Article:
Here's one reason why America's racial wealth gap persists across generations

White adults are more than twice as likely as Black and Latino households to get sizable financial help from parents or other elders. That's according to a new poll by NPR, the Robert Wood Johnson Foundation, and the Harvard T.H. Chan School of Public Health.

Dorothy Brown, a tax law professor at Georgetown University, wishes more white families would talk about these intergenerational benefits.

"Because you have Black Americans who are doing everything they were told is right and not getting ahead," she says. "And they're scratching their heads wondering, 'How come I'm not doing better than I am? How come I'm not doing better than the guy in the cubicle next to me?' "

The new poll finds 38% of white adults say they've gotten at least $10,000 in gifts or loans from a parent or older relative. Only 14% of Black adults receive similar gifts or loans. The share is 16% for Latinos and 19% for Native Americans.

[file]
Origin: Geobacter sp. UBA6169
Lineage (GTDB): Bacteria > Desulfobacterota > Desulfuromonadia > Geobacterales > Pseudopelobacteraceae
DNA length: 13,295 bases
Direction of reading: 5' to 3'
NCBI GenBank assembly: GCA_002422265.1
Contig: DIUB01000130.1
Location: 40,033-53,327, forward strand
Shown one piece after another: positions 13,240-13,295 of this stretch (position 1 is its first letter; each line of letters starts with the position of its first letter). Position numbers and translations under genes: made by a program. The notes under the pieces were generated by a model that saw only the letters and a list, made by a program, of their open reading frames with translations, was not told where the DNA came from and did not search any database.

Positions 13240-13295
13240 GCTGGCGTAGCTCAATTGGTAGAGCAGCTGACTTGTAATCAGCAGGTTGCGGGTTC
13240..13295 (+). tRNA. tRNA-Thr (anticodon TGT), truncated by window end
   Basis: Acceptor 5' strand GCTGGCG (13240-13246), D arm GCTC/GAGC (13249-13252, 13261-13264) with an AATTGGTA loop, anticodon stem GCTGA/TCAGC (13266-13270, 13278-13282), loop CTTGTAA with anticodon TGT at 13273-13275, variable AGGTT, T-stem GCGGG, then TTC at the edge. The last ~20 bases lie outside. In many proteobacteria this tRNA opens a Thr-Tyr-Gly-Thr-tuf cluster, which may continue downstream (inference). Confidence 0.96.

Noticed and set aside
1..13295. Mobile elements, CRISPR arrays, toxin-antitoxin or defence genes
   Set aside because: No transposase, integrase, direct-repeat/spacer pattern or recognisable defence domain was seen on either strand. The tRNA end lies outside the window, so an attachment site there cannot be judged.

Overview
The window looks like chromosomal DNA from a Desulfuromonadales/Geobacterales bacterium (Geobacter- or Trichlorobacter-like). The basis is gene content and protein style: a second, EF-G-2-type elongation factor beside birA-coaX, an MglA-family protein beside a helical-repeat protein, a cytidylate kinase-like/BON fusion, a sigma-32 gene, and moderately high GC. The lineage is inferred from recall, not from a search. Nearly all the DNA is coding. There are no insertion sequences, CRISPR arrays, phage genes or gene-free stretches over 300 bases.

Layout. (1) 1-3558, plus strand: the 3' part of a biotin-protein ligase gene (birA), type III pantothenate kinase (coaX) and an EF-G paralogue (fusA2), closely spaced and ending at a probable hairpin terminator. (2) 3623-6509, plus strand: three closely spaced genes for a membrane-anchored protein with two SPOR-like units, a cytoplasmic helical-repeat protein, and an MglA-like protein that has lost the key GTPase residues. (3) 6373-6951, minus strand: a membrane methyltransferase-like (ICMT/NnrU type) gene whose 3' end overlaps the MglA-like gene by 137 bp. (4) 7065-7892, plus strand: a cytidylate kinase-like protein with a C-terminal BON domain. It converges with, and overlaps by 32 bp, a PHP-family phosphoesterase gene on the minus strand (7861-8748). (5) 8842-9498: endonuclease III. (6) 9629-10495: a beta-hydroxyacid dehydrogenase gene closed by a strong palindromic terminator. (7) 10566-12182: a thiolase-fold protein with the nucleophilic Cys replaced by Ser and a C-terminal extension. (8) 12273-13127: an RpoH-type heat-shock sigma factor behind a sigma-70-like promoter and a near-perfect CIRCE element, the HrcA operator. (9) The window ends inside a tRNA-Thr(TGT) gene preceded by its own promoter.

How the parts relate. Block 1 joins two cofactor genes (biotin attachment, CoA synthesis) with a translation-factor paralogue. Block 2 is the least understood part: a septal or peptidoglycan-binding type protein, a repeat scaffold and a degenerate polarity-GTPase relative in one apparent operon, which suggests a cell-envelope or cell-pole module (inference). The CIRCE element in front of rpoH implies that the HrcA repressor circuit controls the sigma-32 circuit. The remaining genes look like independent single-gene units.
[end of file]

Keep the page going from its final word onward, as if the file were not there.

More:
Brown says this divide reflects generations of segregation and racism, especially in housing policies. Racially restrictive covenants barred white people from selling or renting their homes to African Americans or other minority groups. And Federal Housing Administration policies supported such restrictions.


Here's one reason why America's racial wealth gap persists across generations, Jennifer Ludden, NPR, August 13, 2022, available here

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